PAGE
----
reliability & Capacity
A central question with wind systems is: How much backup does it need? Wind capacity credit has been defined as the amount of conventional generation that can be displaced by adding wind while maintaining system reliability.
Conventional practice by the system operators and the published literature is to use an averaging technique. Averaging is a fundamentally flawed method because the wind system is not homogeneous. System reliability is driven by peak loads and averaging wind suppresses the peaks making the system appear to more reliable than it really is.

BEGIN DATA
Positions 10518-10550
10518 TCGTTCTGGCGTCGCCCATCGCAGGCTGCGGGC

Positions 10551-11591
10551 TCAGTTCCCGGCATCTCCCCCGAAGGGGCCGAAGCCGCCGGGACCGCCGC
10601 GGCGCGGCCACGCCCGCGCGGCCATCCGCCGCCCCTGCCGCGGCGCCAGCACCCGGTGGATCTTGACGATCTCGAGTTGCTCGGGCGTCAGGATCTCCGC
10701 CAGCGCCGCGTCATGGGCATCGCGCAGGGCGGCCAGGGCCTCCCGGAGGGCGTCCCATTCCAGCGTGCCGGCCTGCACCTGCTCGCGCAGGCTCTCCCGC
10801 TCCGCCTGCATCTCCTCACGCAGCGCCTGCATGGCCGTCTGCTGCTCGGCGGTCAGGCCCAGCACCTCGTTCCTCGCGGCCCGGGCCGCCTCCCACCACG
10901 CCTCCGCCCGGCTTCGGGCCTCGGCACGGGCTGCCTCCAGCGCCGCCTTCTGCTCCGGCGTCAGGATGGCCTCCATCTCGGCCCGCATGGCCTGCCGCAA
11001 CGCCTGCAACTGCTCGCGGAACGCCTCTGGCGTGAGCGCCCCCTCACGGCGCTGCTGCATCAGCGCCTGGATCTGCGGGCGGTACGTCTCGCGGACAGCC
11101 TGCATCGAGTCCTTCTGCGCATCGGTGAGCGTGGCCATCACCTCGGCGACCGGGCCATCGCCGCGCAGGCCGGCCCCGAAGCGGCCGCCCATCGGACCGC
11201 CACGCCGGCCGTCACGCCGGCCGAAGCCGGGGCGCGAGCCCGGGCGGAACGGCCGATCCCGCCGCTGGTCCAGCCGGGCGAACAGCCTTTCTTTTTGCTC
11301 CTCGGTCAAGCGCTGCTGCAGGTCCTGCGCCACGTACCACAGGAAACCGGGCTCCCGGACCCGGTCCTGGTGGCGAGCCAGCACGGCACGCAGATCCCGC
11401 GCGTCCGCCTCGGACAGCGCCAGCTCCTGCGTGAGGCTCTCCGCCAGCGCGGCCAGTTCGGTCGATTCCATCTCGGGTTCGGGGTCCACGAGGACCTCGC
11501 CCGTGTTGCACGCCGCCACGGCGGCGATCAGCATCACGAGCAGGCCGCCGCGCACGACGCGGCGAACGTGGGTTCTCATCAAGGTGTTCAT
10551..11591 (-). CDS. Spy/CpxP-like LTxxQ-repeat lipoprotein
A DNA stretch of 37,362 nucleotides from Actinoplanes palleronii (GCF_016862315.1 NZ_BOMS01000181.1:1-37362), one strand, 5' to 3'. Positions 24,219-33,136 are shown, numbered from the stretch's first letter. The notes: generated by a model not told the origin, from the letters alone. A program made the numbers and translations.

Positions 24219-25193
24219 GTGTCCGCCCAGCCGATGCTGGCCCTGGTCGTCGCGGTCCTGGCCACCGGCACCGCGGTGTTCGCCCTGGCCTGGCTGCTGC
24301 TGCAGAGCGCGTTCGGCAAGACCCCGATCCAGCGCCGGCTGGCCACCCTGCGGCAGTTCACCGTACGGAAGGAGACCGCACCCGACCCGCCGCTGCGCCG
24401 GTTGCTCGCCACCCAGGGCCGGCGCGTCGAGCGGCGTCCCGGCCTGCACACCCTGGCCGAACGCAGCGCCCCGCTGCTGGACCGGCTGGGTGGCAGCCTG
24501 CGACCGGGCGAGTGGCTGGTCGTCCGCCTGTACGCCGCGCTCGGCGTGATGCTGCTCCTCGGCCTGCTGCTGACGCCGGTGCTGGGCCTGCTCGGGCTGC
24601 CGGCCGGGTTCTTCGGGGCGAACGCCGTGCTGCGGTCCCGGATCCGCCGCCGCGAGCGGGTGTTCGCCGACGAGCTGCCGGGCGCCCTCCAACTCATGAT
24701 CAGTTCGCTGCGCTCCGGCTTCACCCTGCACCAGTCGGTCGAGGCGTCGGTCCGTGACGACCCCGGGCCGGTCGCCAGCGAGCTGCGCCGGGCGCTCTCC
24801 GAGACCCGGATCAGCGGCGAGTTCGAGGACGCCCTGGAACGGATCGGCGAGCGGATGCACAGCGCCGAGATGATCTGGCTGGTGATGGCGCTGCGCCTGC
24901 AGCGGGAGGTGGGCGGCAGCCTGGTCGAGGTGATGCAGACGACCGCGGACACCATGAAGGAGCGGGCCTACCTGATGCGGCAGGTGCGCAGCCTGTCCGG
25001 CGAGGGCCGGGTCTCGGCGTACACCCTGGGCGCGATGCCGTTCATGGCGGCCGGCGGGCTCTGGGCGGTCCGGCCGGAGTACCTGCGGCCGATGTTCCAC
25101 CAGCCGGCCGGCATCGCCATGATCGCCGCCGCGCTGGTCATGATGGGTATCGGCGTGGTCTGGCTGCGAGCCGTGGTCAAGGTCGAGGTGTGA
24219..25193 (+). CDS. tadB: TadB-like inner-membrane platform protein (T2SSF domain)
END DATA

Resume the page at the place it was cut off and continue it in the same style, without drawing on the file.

The following chart shows MISO daily peak loads for 4 years along with residual load peaks. Residual load is calculated by scaling wind data to 40% of annual average and then subtracting hourly wind from concurrent hour load. With no wind, conventional generators need to reliably manage the daily peaks. With wind conventional generators must reliably manage residual peaks. As we can see from the chart, wind reduces peaks by very little (awsc) which means wind provides very little system capacity.
These ideas were first presented at an ASME conference is 2014. A more rigorous paper (draft) investigates 12 grids and 67 years of data to find that wind system capacity varies little and averages about 2.5% of wind nameplate.